India - On Architecture, Place, and Culture

I've passed the halfway mark here in India so I figured it's high time I scribe a post about the one thing that I am perhaps most suited to review: architecture and place. With those two things comes culture so this post will dabble in all three and will use Delhi as the springboard. My Delhi trip was the place and time that I finally made sense of what this country feels like to me beyond smells and warm air. Don't hold your breath waiting for something profound because I'm not expecting these comments to be anything along those lines! Also, don't expect great pictures. I saw a conference room and a mediocre hotel for 90 of the 96 hours I was in Delhi.

On our drive into New Delhi I immediately noticed differences from Mumbai. This was expected. One sentence history lesson: Unlike Mumbai, which grew organically due to its geography, (New) Delhi was deliberately infused with urban planning by Lutyens in an effort to impart some British order on pre-existing Indian chaos. (Bonus, just-learned fact via Wikipedia: The new Capital was...inaugurated on February 13, 1931by British India's Governor-General Lord Irwin. Love the surname!)

Seeing that roads were wider and straighter, medians big enough to be useful, and signage visible quickly indicated we were not in Mumbai anymore. When talking urban circulation, Mumbai is to Boston as Delhi is to DC. DC ain't great for getting around, but it least it's got some sort of grid.
Evidence of urban planning forethought continued to crop up during our drive. In the shot below you're seeing the street entrance to Delhi's metro system. I can't speak from experience but it appears to be a rather extensive network and the lines are both elevated and underground. If Mumbai tried to pull off a subway we'd all have to sport scuba gear for the ride around town.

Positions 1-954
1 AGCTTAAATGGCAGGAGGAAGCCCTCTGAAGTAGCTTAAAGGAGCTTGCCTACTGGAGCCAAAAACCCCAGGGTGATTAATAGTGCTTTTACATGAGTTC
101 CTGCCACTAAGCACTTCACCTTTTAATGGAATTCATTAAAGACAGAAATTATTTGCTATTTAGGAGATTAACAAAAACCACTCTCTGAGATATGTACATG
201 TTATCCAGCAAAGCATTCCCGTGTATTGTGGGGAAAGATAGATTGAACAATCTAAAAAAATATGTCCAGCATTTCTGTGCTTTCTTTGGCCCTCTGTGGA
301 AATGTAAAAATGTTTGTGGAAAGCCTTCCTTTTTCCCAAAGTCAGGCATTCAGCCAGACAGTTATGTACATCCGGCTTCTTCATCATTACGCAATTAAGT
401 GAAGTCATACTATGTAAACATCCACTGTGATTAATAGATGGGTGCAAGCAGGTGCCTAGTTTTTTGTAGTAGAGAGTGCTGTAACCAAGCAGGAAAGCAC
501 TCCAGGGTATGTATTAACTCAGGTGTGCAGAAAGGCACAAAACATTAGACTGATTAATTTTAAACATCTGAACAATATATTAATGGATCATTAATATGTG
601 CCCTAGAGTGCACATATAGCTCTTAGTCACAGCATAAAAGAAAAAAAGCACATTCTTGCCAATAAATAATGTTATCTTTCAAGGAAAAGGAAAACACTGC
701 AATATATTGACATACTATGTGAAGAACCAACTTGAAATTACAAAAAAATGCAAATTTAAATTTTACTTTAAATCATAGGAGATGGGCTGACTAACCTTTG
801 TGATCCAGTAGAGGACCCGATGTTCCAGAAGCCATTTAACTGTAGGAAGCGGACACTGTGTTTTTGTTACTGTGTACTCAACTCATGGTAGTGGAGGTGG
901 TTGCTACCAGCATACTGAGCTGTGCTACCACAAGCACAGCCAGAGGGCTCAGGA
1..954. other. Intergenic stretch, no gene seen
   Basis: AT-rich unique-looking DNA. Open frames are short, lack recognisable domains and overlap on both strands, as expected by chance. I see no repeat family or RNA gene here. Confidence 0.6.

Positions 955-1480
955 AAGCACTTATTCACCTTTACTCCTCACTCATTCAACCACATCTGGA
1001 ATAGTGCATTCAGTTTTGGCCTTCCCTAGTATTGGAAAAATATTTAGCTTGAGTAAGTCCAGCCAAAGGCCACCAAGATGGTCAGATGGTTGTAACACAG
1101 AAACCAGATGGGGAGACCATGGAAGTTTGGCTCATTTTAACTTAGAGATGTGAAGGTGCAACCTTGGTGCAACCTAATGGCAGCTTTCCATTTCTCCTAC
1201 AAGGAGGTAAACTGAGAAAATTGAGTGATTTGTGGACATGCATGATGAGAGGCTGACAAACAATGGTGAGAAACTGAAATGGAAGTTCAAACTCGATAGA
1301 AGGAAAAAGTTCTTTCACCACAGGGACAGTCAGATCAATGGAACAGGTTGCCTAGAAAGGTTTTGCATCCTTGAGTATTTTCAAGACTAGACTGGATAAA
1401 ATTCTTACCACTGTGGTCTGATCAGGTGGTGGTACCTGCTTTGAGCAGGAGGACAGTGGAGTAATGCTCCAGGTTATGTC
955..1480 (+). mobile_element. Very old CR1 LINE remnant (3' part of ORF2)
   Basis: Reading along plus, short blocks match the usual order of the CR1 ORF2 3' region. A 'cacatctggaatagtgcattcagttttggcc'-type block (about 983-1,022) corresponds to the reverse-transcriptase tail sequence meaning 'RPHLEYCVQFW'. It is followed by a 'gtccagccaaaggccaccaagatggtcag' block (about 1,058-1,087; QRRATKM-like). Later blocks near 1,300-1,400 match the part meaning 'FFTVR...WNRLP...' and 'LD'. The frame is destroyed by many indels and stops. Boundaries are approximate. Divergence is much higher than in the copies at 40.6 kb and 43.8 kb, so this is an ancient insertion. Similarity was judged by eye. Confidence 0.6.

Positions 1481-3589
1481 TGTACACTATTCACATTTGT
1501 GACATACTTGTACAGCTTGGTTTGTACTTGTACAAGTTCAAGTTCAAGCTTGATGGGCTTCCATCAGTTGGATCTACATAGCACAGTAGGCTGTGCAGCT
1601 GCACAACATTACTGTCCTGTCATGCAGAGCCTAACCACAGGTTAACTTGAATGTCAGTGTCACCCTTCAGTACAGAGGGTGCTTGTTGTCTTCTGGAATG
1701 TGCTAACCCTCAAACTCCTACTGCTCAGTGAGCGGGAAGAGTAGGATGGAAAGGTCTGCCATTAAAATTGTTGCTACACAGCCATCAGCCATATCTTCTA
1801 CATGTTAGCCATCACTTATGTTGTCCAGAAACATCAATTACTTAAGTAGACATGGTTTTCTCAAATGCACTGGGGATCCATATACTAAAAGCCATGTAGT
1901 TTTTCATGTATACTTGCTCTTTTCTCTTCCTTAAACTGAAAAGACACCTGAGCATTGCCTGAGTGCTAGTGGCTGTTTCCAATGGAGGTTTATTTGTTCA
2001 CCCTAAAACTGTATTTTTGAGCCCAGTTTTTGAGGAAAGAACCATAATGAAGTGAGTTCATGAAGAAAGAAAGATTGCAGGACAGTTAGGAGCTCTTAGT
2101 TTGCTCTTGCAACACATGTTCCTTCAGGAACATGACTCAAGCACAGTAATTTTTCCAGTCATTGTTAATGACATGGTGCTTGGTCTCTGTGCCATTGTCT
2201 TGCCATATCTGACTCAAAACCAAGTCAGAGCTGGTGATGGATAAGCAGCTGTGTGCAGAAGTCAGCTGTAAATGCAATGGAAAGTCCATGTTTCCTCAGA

Delhi doesn't have a fully developed highway system like what you see circling any major US city but it does have a pretty decent set of major thoroughfares where you can actually reach a cruising speed. The same crazy traffic rules are still very much alive here (like, pretending your car is Pac-Man as you drive over the dashed lane lines rather than between them) but the city is organized enough that I felt like I had my directional bearings in short order.

Woven into the urban transit fabric are true pockets of development. Mumbai has hotels next to office buildings next to apartments next to industry next to office buildings next to shopping next to slums next to schools next to... you get the picture. It is a giant amalgamation of building types and there is absolutely no zoning to speak of. New Delhi, on the other hand, has clear residential areas, business districts, shopping meccas, and the like. While the segmentation was nice, I soon decided that things were perhaps too siloed. Check out the concrete sea of housing below. You're seeing the same multi-family home model go on for blocks and blocks.

Upon closer inspection you can see that masonry construction rules in India. Everything is made of concrete, hand laid brick, giant slabs of marble or granite, and enormous blocks of sandstone. Everything. Hard surfaces abound. Geometry is rigid, for the forms bow to the materials. Windows are small to fight the beating sun and roofs are flat or slanting to one side, shed-style, because it's not like you need to worry about snow or much rain accumulating up there.

Now here's where it hit me. I felt like suddenly all of this was very familiar. (Yeah, yeah, deja vu again.) I think I seek analogies to more common things in an effort to make sense of all of this. And forgive me if this is juvenile, but I've concluded that what I've seen of India makes me feel as though I'm living in a sci-fi storyline. A Disney movie and/or young adult fiction, to be exact.

The sights of India's metropolises stir up imagery from the movie Wall-E. The themes and sense of time are of the Bradbury ilk, where something can be both outdated and from the future, where warning signs of bad things to come get channeled through archaic symbols. I'm talking about you, ubiquitous seashell radios in everyone's ears that hinted at iPods and Bluetooth!

Being in India is like watching a civilization simultaneously rise and fall.